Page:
Next week is the fifteenth anniversary of my resignation from work to stay home with the kids. And I’ve been asking myself the question, what do I wish that I’d known then? And the first answer is: time.
Adults live in a world that is typically regimented in terms of time. There are work deadlines and due dates for bills. Many usually have one or more favorite activities that fill in the unused blocks. We fit in a trip to the gym for a workout before work or between work and dinner. We arrange for a weekend away with the mate or schedule a regular poker night with the buddies. And there are constant complaints about the lack of time and the constant rush to be somewhere or do something.
But kids are born with no innate sense of time. Their awareness of time is something that is absorbed from the parents and they will frequently later take on the habits and attitudes of their folks. But when they’re first born, they have no need to be somewhere and the only activities are the ones that the parents schedule for them.
What kids are born with is an extreme egocentrism. Initially, it’s necessary since a baby simply cannot take care of itself, but as the child grows and becomes aware, the egocentrism reigns supreme until he or she learns to consider others. And until this starts to develop, you have to understand that your life is no longer your own. You do need to find time for yourself to maintain some sanity, but your child isn’t going to care whether you were able to make the gym or have the poker night. And the reality is that with the new requirements of parent- and fatherhood, you aren’t going to have time available for them.
One of my major challenges over the years has been to find a balance between schedule and flexibility, especially when the kids are very young. I have to make the doctor and dentist appointments work within the construct of their daily needs – feedings and naps – but what can be jettisoned if they’re in a growth spurt and need the additional sleep? How do I reapportion the daily task load when she’s teething and especially needs hands-on attention while I should be making dinner? What has to go away to make time for coaching the soccer team or leading the scout den? How do I function when I’ve gotten four hours sleep from caring for a kid with a g-i virus?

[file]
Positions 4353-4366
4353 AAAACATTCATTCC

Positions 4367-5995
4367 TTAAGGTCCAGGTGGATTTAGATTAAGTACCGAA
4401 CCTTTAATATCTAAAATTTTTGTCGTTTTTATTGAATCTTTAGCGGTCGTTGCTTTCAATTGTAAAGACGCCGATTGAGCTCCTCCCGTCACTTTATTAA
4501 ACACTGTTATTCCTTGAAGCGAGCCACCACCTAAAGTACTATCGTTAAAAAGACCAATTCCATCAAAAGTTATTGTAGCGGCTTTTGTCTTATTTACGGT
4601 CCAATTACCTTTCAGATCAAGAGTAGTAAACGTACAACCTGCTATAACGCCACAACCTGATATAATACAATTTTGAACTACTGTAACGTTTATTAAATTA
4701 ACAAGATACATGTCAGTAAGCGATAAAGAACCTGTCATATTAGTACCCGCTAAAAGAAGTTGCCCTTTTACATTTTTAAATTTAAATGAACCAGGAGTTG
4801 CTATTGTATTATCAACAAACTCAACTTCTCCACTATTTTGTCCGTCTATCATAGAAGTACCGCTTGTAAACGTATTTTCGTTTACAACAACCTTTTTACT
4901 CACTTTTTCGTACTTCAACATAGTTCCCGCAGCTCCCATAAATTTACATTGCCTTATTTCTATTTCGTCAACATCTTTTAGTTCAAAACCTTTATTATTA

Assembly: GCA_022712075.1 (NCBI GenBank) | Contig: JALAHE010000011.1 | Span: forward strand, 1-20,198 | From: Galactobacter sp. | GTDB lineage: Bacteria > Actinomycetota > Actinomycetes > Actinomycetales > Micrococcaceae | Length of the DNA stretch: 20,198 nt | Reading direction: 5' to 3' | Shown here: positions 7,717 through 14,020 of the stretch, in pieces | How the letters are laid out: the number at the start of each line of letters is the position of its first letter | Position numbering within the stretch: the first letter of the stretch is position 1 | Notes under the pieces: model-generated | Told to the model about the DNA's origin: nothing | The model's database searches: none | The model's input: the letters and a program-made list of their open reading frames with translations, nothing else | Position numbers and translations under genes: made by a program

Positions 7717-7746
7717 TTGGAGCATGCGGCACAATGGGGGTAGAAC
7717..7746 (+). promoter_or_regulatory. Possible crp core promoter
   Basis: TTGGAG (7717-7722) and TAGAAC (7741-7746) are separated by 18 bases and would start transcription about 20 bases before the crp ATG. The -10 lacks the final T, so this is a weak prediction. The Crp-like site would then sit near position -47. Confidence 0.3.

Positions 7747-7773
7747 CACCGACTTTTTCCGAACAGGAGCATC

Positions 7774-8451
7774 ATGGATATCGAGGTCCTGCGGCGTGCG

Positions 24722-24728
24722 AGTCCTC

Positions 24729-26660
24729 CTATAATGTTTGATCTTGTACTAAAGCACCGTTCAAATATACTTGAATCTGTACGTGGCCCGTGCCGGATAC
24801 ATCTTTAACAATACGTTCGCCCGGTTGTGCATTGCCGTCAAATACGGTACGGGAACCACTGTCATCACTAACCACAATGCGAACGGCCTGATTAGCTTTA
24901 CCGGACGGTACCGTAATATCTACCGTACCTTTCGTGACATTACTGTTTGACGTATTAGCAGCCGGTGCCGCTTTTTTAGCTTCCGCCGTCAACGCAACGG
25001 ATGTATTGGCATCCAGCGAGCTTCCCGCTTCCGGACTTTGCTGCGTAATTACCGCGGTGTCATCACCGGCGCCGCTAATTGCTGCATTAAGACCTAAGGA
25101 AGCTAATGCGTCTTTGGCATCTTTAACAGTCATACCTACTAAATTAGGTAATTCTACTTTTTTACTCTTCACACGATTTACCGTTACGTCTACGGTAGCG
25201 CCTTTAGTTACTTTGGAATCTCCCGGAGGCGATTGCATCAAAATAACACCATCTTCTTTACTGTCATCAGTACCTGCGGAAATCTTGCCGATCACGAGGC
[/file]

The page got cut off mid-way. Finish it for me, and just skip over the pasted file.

The irony is that while kids have no concept of time, time is what they require most. You don’t have to give them a new toy a week to maintain their interest and you don’t have to sit them in front of the television or computer to occupy them. What you do need to do is spend concentrated time with them. Take them for walks or to the park, play games with them and read to them, and talk to them. The child isn’t going to be terribly aware of what he doesn’t have until he’s taking in more television and spending more time with other kids. And if you give him the time that he requires for his development – and no, there’s not a hard and fast number – then he really isn’t going to give a damn that somebody has more Bakugon cards.
So don’t get terribly frustrated when it seems like there’s no time. There is time and God willing, there will be time again when they’re older. But accept that what you considered to be timely – in terms of activity and time spent – is going to change for the next number of years. And try to enjoy them. As someone once wrote to me, I miss those days.